There are thousands of species of bacteria on earth, many of which have not yet been identified. When attempting to classify a bacterium, a variety of characteristics are used, including visual characteristics and laboratory tests. Bacteria are simple, unicellular organisms. Most are free-living organisms, but a few require animal or plant hosts for survival. Bacteria absorb nutrients from their environments, excrete waste products, and secrete various toxins that help them invade tissues. Bacteria have no enclosed nucleus. Their chromosomal material is in the form of a large loop, packed into the cytoplasm of the cell.
Some bacteria can be identified through a simple visual perusal. First, the operator considers the appearance of the bacterial colony (a group of the same kind of bacteria growing together, often on a petri dish.) The operator also views individual bacteria under a microscope, considering their shape, groupings, and features such as the number and location of flagella.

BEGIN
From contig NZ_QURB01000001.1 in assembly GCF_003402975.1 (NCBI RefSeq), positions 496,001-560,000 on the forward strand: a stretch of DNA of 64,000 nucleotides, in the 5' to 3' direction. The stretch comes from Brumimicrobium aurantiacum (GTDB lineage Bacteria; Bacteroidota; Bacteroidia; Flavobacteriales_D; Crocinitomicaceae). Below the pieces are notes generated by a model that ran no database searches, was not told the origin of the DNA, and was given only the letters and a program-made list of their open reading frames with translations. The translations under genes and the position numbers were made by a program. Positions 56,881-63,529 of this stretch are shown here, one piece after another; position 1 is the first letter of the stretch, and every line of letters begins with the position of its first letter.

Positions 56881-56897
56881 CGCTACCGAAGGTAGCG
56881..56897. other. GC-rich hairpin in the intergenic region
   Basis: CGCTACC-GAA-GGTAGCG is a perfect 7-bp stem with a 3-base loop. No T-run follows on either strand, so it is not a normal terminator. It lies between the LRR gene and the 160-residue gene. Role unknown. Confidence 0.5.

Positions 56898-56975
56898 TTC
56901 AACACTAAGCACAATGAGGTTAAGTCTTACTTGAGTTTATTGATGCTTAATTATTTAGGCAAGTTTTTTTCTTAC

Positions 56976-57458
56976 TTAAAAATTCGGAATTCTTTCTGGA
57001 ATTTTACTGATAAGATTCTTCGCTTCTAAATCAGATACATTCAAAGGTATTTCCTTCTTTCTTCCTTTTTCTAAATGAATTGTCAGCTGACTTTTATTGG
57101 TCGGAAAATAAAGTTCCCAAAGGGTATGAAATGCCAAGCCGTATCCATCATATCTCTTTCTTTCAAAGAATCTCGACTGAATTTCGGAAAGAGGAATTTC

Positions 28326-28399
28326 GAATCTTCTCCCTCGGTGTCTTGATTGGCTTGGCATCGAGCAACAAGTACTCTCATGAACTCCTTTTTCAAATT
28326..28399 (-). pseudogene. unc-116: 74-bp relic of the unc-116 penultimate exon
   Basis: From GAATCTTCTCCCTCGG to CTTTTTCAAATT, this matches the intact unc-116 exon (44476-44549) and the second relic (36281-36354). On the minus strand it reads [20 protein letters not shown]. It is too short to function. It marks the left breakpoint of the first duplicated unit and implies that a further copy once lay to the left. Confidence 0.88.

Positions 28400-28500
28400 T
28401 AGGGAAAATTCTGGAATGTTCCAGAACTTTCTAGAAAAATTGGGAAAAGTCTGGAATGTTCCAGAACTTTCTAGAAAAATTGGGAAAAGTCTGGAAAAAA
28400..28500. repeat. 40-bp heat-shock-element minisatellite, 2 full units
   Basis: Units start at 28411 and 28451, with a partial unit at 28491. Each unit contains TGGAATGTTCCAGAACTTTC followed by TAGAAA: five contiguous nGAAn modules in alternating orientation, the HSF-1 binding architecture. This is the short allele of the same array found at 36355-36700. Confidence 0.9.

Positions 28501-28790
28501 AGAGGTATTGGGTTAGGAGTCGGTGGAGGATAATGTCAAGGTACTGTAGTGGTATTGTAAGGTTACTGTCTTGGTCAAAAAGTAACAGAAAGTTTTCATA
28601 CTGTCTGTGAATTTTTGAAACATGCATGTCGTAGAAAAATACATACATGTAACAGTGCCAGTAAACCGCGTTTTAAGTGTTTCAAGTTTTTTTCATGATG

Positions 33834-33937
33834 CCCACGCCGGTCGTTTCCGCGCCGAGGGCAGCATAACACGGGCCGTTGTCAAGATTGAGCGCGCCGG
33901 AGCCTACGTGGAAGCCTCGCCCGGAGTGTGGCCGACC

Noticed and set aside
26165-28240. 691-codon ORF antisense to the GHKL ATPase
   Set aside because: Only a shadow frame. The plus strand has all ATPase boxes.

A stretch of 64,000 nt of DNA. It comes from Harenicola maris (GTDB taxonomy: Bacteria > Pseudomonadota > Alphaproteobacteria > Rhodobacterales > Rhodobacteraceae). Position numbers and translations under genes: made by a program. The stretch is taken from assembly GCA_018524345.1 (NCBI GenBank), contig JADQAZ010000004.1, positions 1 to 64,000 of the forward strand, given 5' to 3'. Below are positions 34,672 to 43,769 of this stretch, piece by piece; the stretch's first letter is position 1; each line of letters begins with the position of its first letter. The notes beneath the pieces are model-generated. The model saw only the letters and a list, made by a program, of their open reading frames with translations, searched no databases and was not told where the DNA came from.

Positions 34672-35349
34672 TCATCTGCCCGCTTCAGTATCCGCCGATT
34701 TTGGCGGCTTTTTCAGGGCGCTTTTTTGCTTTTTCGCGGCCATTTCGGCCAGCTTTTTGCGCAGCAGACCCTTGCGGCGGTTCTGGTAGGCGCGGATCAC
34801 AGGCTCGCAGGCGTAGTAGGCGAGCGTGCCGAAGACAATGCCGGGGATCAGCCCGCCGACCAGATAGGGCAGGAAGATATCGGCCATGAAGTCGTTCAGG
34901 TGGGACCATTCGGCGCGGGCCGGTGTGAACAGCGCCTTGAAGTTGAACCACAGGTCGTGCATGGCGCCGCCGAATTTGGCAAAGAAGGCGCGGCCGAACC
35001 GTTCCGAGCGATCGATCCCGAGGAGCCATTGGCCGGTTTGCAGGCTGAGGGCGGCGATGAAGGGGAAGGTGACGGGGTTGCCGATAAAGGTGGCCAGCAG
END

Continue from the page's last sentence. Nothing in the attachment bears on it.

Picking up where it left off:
A variety of laboratory techniques can be used to narrow down the identity of a bacterial species if a visual survey is not sufficient. The operator can stain the bacteria using a gram stain or an acid-fast stain. The bacteria can be cultured on a specific medium which promotes the growth of certain species, as in the membrane filter method of testing for coliform bacteria. Other tests can detect bacterial by-products, while yet more advanced tests actually analyze the DNA of the bacteria.